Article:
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November 20, 2016 8:54 am

Reinventing the Blood Libel for Contemporary Consumption

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avatar by Robbie Friedmann and Asaf Romirowsky

A mock Israeli checkpoint set up during "Israeli Apartheid Week" at the University of California, Los Angeles campus. Photo: AMCHA Initiative.

A mock Israeli checkpoint set up during “Israeli Apartheid Week” at the University of California, Los Angeles campus. Photo: AMCHA Initiative.

Blood libels have typically focused on far-fetched accusations that the Jews are to blame for whatever ills inflicted a community. More specifically, the claim was that Jews needed the blood of Christian children to bake matzot for the festival of Passover.

Numerous cases of blood libels were recorded, and not all in Europe. As an extension of the phenomenon, false and incendiary charges against Jews were introduced by the Church with political motivations (i.e., the Protocols of the Elders of Zion) and by the Nazi Germany propaganda machine, which used the Big Lie technique to propagate charges against Jews that led to the murder of six million in the Holocaust.

What is common to all these blood libels (figurative or symbolic) is that they are based on falsehoods. The more far-fetched the falsehood, the more it was accepted by the mob that acted on it and the leadership that disseminated it. What links the Protocols and the Nazi ideology is the universal damage they inflicted.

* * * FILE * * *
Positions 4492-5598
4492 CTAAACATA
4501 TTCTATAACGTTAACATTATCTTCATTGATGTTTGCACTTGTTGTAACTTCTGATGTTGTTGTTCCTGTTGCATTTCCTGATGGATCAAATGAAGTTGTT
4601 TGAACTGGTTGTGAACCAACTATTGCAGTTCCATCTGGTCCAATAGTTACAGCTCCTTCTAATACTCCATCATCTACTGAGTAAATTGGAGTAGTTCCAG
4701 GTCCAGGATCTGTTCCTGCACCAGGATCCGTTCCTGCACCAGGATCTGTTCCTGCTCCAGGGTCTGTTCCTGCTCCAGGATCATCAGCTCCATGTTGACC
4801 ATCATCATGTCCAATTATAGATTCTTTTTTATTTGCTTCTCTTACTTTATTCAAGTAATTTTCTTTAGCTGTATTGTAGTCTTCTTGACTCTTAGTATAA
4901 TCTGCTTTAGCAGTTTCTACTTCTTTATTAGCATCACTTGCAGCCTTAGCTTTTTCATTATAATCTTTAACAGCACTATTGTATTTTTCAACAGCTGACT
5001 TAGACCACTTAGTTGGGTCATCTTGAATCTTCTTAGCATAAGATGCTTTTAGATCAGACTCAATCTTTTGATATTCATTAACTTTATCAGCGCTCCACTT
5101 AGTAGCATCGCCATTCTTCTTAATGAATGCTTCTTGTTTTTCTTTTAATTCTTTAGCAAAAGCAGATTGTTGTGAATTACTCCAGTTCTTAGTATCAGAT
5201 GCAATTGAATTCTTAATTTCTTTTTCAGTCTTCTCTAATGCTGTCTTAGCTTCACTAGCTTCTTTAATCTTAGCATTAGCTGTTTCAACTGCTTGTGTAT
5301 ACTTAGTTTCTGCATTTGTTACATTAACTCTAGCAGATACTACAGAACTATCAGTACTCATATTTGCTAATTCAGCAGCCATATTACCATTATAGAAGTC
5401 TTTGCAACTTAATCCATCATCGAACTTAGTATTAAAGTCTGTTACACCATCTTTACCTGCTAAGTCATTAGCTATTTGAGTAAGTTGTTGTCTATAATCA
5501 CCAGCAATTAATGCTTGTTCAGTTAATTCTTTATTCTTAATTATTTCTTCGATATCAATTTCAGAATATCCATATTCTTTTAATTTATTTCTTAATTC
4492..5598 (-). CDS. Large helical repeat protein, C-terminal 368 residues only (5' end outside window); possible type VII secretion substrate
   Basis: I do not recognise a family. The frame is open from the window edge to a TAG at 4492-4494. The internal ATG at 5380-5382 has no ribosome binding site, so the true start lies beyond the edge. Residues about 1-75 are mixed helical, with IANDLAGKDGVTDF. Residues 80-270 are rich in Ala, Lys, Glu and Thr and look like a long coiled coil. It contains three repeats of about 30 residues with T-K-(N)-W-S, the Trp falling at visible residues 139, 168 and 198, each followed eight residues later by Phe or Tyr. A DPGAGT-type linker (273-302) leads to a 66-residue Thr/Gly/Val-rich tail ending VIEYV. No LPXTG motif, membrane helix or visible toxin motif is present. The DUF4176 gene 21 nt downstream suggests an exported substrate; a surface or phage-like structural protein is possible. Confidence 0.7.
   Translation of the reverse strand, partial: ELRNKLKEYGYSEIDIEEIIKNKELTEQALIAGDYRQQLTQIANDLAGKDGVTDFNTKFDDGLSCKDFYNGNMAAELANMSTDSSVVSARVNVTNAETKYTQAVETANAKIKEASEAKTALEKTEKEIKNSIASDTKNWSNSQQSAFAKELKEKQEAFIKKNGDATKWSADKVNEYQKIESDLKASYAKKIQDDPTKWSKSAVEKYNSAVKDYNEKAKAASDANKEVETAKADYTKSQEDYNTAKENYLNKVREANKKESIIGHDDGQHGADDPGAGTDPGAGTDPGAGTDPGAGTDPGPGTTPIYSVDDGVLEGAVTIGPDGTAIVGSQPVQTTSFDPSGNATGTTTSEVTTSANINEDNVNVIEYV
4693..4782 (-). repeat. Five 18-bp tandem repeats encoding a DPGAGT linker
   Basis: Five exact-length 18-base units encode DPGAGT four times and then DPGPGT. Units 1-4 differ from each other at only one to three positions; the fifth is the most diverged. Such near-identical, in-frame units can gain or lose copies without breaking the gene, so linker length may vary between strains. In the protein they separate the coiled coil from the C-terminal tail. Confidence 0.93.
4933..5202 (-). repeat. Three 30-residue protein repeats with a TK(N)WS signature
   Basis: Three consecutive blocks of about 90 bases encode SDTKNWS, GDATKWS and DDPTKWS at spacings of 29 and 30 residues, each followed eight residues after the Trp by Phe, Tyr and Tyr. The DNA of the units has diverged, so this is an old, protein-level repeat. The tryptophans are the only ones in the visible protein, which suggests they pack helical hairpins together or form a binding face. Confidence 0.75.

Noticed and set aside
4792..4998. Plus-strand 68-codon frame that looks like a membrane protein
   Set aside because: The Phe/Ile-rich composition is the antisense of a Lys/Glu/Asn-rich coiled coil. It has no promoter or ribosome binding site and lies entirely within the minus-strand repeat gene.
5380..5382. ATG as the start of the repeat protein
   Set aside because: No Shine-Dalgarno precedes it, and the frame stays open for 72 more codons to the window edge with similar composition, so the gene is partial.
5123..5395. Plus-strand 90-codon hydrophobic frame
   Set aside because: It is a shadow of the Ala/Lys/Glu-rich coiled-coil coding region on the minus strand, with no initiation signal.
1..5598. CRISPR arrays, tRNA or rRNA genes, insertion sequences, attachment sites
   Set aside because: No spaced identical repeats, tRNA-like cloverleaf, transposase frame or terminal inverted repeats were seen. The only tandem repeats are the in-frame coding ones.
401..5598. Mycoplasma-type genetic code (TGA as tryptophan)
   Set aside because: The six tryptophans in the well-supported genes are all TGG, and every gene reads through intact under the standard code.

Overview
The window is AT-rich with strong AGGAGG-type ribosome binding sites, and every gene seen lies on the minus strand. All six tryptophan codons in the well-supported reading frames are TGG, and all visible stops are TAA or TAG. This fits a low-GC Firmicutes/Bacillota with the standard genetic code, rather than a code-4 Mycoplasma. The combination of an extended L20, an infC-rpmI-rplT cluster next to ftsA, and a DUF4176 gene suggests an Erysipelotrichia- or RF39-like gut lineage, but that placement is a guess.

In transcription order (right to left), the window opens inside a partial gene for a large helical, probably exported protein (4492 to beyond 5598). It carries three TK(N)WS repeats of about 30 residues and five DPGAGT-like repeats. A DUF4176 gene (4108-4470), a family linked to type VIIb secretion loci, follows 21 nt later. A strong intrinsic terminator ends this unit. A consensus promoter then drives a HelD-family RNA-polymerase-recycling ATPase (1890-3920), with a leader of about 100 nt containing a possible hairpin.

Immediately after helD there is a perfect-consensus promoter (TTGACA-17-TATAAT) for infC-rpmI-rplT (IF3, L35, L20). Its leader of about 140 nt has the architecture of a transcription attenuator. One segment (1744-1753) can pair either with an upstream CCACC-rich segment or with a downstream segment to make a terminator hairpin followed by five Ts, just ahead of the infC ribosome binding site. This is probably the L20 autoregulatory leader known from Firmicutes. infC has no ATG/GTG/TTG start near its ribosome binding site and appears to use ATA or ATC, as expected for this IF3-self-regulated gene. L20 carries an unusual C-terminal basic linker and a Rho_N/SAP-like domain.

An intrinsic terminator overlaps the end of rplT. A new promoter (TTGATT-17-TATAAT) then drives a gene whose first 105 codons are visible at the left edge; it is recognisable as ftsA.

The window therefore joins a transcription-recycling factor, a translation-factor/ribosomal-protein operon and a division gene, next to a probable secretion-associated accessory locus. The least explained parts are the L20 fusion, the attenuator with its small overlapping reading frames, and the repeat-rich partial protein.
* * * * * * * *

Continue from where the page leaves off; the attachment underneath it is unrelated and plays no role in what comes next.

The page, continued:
In the 19th century, the blood libel was “imported” to the Middle East. Damascus in 1840 saw Christian antisemitism reinforced by local Muslim anti-Jewish sentiments. The Damascus Affair is important, because the falsehoods on which it was based were widely accepted on the European continent, which originated them in the first place. Since then, these lies have served as the basis for TV series in Egypt and Syria, usually broadcast during Ramadan, which promote the notion that Jews kill small children to extract their blood for Passover and help engender an age-old stereotypical view of the Jew as evil and conniving.

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The establishment of the state of Israel was met with fierce resistance by the surrounding Arab countries, which, in 1948, tried to obliterate the nascent country. That attempt failed, as did ensuing wars, particularly in 1967 and 1973. In addition to doing military battle, the Arab countries — through the Arab League — declared an economic boycott (which was a continuation of the Arab boycott against the pre-1948 Jewish community in Palestine). The 1994 Cooperation Council for the Arab States of the Gulf ended its member nations’ participation in the boycott, and since then, the economic boycott no longer has a significant impact on Israel.

With the failure of military offensives and economic boycotts, a new form of a boycott re-emerged after the UN World Conference against Racism (Durban, South Africa, 2001). The UN conference was hijacked by pro-Palestinian activists who — on the platform of the fight against racism — propagated an effort to boycott, divest from and sanction Israel.

This campaign, like the Big Lie technique before it, was based on falsehoods, such as accusing Israel of being an “apartheid state” and a “colonialist entity” that “stole the land from the native inhabitants.” In a sense, the antisemitic charges were now channeled into anti-Zionist charges and the individually persecuted Jew morphed into the persecuted country of Israel. Thus far, the impact of the economic boycott and divestment is relatively small, yet the danger of the BDS movement lies in its spewing of vicious falsehoods about Israel in an attempt to erode the Jewish state’s moral foundation.